Alfred Thayer Mahan- Strategist

alfred-thayer-mahan
(Wikipedia image)

I have had some topics over time that I return to again and again as I study and look at history.  One of them involves strategists and thinkers. Particularly those who have given great thought to diplomatic and military affairs. One who fascinates me is Alfred Thayer Mahan, who I first ran into in  a sustained way when I was working on my bachelor’s degree.  He is also one of those strategists who just returns to the headlines over and over.  It really makes no sense in a way.  There was nothing particular special about him, yet his ideas still attract attention. Most recently articles on The National Interest blog and his writings are required reading in the Chinese Navy today. Mahan was a naval officer who won no major military encounters, became disillusioned with the navy so much that in his later years he actively campaigned not to be sent to sea.  Preferring instead to hold teaching positions and to do research. Over time his writing would shape not only how the United States, but how the rest of the world prepared and understood war. He was to receive acclaim from both Theodore Roosevelt and the German Kaiser Wilhelm II.

Today I want to give some background on the early life of Mahan and how it would later influence his writing and views.  Mahan is known particularly for his book The Influence of Seapower Upon History, 1660-1783 that was originally published in 1890.  He was born West Point, New York in 1840. The son of a United States Military Academy instructor, Dennis Hart Mahan, who in his decades at the academy would teach most of the notable generals of the civil war- both north and south. His family had wanted him to become a minister and early on he did pursue this path, studying at Columbia University for two years. There while reading the tales of James Fenimore Cooper he yearned to go to sea.  Mahan’s father helped secure him a post at the United States Naval Academy where he graduated in 1859.

He would spend the Civil War doing blockade duty of the coast of the south.  After the war he was on voyages that took him to Japan, through Europe and to see the Suez Canal.  In 1875 he was assigned to the Boston Navy Yard.  There he was appalled at what he saw, the worlds most powerful navy during the Civil War,  with rampant corruption and a navy a shell of its former self.  Mahan was spend time also at the Brooklyn Naval Yard until 1883 when he was given command of the Wachusett and was sent to monitor a border war between Chile and Peru.  It was in Lima, Peru that the ideas that would make Mahan influential would start to form. He was to later state that it was reading Theodor Mommsen’s History of Rome that catapulted him to start thinking about the history of naval matters. He started wondering:  what if Hannibal had a navy strong enough that he could have attacked Rome directly?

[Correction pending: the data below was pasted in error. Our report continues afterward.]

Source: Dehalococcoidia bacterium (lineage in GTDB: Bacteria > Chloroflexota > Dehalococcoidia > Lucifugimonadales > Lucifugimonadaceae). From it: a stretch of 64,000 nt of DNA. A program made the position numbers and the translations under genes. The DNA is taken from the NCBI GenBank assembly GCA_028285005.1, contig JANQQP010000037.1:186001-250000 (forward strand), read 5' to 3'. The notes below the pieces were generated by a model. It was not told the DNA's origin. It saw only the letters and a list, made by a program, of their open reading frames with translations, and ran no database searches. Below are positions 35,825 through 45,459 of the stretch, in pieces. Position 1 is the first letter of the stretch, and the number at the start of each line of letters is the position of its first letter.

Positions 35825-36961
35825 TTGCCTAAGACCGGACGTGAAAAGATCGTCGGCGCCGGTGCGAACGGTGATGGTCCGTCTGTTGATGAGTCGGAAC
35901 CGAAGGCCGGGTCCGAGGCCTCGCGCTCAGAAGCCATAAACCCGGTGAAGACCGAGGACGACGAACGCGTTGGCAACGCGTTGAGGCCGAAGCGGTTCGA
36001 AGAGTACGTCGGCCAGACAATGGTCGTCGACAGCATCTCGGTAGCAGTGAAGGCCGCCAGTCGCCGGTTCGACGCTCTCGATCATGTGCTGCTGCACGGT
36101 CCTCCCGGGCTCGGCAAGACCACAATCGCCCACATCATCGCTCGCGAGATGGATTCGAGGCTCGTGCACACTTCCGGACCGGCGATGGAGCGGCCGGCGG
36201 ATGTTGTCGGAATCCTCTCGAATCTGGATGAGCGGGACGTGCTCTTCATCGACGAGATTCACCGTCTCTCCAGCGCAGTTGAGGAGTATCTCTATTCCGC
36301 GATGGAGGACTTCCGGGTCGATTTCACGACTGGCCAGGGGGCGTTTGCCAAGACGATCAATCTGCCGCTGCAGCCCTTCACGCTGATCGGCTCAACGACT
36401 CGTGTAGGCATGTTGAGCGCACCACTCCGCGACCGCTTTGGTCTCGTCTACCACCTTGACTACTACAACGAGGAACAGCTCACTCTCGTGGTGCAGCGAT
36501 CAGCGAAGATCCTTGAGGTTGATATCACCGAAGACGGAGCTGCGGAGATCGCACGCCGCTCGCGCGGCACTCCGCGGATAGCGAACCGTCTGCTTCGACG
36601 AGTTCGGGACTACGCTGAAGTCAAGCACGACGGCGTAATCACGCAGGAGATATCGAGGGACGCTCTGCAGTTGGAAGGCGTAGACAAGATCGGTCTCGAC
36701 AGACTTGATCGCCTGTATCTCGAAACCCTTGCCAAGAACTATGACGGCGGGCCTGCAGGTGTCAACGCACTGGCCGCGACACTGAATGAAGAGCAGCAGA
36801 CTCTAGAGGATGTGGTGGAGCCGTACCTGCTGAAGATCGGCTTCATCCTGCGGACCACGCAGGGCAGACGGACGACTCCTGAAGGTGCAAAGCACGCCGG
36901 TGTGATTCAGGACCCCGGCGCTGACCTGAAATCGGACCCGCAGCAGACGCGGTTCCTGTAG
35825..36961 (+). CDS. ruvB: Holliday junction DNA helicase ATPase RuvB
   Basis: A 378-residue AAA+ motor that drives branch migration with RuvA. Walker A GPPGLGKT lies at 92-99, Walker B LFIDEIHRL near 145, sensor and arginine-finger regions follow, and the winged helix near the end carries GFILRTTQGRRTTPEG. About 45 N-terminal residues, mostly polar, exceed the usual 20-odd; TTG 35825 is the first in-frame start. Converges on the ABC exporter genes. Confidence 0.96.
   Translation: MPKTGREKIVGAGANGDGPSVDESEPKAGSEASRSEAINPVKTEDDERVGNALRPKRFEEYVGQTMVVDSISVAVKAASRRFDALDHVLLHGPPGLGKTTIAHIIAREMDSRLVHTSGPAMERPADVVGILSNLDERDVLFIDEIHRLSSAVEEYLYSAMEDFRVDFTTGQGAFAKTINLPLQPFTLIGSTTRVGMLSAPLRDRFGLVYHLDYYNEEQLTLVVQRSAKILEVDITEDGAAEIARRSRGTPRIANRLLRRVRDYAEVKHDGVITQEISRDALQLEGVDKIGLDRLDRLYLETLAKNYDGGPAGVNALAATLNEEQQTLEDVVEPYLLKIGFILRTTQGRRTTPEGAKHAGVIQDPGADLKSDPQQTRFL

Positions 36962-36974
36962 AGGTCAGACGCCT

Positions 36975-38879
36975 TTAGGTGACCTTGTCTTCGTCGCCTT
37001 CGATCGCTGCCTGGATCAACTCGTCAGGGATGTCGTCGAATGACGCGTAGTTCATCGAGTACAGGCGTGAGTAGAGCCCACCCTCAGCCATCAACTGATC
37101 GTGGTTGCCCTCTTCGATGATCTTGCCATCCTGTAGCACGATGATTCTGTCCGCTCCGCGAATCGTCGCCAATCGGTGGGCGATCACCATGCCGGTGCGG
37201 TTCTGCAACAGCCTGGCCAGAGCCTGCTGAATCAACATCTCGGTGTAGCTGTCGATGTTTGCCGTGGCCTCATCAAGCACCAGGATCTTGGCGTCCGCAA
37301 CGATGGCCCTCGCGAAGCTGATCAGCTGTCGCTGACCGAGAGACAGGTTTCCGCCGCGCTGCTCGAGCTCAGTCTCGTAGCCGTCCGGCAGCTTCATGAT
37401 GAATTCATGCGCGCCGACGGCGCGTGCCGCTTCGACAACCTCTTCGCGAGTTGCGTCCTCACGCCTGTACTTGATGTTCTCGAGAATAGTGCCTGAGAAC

Another man at this time was also starting to think and appreciate naval history in ways not thought of before, Commodore Stephen Luce, who in response would urge the navy to establish the Navy War College.  Luce would appoint Mahan to start teaching at the new school.  Mahan would focus his lectures on the War of 1812.  While there he reached out to a New York legislator who had just written his own book on the subject, Theodore Roosevelt. With Luce and Roosevelt’s encouragement Mahan would start to write his most influential book.

 

 

 

 

 

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